Available in 4.1.8, (build 1837 and above) this option performs a similar option as the test option above and is invoked in exactly the same way. However, the diag option requests a five stage touch sequence to be performed so as to capture data to tbcalib.log file that is processed by our data packet analysis tool.

Important notes

1)     The diag facility captures data being delivered from the com port or USB device, interface 0, endpoint 1. If no data is seen then it is likely that either the device is not working, the device needs initializing before touch data is generated, the device needs to be placed into a special mode of operation or, for usb devices, the output is delivered on a different interface or endpoint.

2)     If executed on a multi monitor system only the first device is tested, or you can pass Device=n to define a device.

3)     The log file is written to the current directory so the user must have write access
On a Windows systems ensure that you run the program as an administrator.
On non-windows systems ensure that you run the program from a writeable directory, e.g. “~” (home).

dump4tba

(Win 7? – See note)

Available in 4.1.6, (build 1117 and above) the option is used to create default calibration data from a calibrated system. The calibration data is written to file tbcalib.tba. The data is written in a format suitable for embedding in our software generation system such that the installation utilizes the default calibration data in the UPDD settings files. In this example a system has been calibrated with a 1 percent margin, 8 calibration points, 10 second timeout:

Normal,1,8,10,0,0,15790,1223,15768,15642,885,1132,942,15756,12178,4929,12146,12180,4649,4959,4658,12040

There is an entry per touch controller configured on the system in the order they appear in the settings file.

The tbcalib.tba file should be sent to Touch-Base for processing.

The log file is written to the current directory so the user must have write access
On a Windows systems ensure that you run the program as an administrator.
On non-windows systems ensure that you run the program from a writeable directory, e.g. “~” (home).

kernel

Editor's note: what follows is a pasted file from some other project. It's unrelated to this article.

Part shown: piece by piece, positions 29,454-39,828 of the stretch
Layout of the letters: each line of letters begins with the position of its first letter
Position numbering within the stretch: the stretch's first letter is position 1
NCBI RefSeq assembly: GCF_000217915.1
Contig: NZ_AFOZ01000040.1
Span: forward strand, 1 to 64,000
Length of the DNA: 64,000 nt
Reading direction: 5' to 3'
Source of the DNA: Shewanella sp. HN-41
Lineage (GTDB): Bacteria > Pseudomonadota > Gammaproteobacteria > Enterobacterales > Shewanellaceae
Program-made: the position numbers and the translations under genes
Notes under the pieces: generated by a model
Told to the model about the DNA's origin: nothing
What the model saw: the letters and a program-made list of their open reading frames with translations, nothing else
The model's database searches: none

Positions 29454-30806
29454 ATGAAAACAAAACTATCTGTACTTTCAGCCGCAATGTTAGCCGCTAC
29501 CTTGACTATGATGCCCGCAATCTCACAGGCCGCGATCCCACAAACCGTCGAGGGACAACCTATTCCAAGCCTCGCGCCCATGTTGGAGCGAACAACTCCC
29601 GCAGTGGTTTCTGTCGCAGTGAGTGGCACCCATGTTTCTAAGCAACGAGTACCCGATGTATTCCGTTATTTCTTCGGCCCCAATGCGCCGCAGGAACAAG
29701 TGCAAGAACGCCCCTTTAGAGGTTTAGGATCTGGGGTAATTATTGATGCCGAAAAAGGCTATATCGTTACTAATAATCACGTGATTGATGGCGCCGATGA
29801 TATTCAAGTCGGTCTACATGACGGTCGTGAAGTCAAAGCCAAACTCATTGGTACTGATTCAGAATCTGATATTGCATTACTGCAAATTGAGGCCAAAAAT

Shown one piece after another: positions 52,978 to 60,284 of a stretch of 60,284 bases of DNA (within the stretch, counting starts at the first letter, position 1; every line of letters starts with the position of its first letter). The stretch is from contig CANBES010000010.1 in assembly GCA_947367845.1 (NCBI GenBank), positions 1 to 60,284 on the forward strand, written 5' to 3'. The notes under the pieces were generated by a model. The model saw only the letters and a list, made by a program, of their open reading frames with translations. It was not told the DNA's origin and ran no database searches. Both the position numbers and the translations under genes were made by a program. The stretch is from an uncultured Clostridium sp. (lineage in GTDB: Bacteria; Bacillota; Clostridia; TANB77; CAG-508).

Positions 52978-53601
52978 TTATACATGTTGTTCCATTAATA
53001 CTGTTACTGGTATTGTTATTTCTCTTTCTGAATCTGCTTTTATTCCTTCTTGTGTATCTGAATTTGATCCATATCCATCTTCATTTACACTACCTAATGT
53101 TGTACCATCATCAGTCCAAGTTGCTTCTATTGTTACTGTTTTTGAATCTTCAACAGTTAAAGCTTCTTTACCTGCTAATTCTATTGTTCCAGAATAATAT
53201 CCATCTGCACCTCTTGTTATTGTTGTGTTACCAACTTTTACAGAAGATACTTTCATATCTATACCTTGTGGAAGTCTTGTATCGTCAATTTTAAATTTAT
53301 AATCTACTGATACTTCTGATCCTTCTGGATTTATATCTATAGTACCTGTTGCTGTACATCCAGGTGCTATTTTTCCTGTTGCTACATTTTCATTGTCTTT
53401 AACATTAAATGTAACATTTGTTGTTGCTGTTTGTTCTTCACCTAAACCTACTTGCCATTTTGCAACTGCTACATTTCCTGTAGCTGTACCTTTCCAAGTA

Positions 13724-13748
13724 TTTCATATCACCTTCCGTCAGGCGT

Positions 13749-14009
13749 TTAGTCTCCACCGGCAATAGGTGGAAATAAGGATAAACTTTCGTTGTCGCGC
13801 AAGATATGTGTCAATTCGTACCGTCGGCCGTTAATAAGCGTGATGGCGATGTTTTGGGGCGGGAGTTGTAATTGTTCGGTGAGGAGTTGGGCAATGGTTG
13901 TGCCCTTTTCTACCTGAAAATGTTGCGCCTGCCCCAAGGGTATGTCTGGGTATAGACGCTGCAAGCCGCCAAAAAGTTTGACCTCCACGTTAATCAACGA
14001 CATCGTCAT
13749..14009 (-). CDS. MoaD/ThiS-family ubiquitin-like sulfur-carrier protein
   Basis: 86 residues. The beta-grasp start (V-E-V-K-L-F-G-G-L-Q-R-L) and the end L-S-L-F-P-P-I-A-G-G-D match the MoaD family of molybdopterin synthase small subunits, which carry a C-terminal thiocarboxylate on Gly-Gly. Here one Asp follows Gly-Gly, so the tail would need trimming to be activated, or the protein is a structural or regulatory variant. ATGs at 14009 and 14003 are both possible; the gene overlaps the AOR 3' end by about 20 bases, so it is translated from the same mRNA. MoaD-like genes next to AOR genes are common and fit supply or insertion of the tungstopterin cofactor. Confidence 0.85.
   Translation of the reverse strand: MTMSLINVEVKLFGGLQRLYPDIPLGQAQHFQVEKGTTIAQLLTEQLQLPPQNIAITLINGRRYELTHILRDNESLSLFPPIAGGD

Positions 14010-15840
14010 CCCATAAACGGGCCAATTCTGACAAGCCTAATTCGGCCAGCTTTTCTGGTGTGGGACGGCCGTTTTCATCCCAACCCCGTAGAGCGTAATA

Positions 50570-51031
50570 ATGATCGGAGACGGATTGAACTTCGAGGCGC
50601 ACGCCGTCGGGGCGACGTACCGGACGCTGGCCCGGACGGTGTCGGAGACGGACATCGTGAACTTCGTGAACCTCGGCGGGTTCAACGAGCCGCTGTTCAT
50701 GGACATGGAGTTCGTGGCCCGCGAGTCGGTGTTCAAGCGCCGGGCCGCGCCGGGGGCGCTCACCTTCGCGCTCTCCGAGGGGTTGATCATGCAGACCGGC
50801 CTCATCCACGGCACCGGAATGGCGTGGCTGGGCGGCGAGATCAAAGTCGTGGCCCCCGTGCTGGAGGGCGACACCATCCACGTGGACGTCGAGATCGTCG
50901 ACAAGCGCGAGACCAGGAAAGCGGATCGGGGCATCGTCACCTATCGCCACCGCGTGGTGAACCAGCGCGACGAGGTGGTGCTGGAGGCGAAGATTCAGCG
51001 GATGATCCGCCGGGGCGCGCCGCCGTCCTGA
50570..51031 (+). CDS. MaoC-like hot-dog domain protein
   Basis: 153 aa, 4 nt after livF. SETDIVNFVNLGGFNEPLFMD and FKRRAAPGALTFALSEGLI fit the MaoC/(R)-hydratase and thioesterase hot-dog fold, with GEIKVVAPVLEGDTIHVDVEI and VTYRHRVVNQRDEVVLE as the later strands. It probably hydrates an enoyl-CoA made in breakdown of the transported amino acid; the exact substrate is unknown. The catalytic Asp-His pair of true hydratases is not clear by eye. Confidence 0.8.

Available in 4.1.8, (build 1784 and above) enables minimal kernel mode touch that can be used to provide basic touch functions until the standard, user mode, driver is available. This is typically used in environments where the user mode driver (tbupddwu - which runs as a Windows service) start up is delayed, such as sysprep or WinPE.

To prepare for the kernel mode of operation, type this command on a system that has only the device in question installed and execute the special two point calibration that follows - this does not affect the current calibration settings. This prepares the required registry settings to be used in systems that require kernel mode to be enabled. Under Vista or Windows 7 this command must be run from a user account that has administrator privileges as it needs to update the registry.

The tbcalib kernel option prepares the registry settings required for this mode of operation based on a controller with the co-ordinate origin (0,0) at the top left and reporting x and y co-ordinates for horizontal and vertical axis respectively. If the controller does not follow this form then one or more manual changes to the created settings are required

 

1)     If moving the touch in a vertical direction moves the cursor horizontally set swapxy = 1 then repeat the test before setting the following items.

2)     If moving the touch to the right moves the cursor left exchange the values of CalX0 & CalX1

3)     If moving the touch downwards moves the cursor up exchange the values of CalY0 & CalY1

Alternatively, for 2 or 3 above, repeat the command and touch the opposite axis corners to that requested. So, for example, if X axis is reversed, touch the top right corner when requested to touch the top left and the bottom left when requested to touch the bottom right.

 

Tbcalib return codes

These are the return codes from TBcalib and access to the code will be specific to the launch method used:

 

0

Success

2

Calibration timed out

3

Escape

4

Syntax error passing parameter

5

Failure to open API

6

Couldn’t find a desktop segment

14

EEprom calibration read failure (e.g Checksum, eeprom access etc)

24

If launched with “eeprom” argument and the eeprom read succeeds but data is not in the expected format.

(This only applies to controllers using the latest UPDD eeprom framework for calibration.)

 

In addition to the above return codes 14 and 24 status are mapped into tbupdd.ini setting “eepromreadstatus”, 0 = fail, 1 = success.

Contact

For further information or technical assistance please email the technical support team at technical@touch-base.com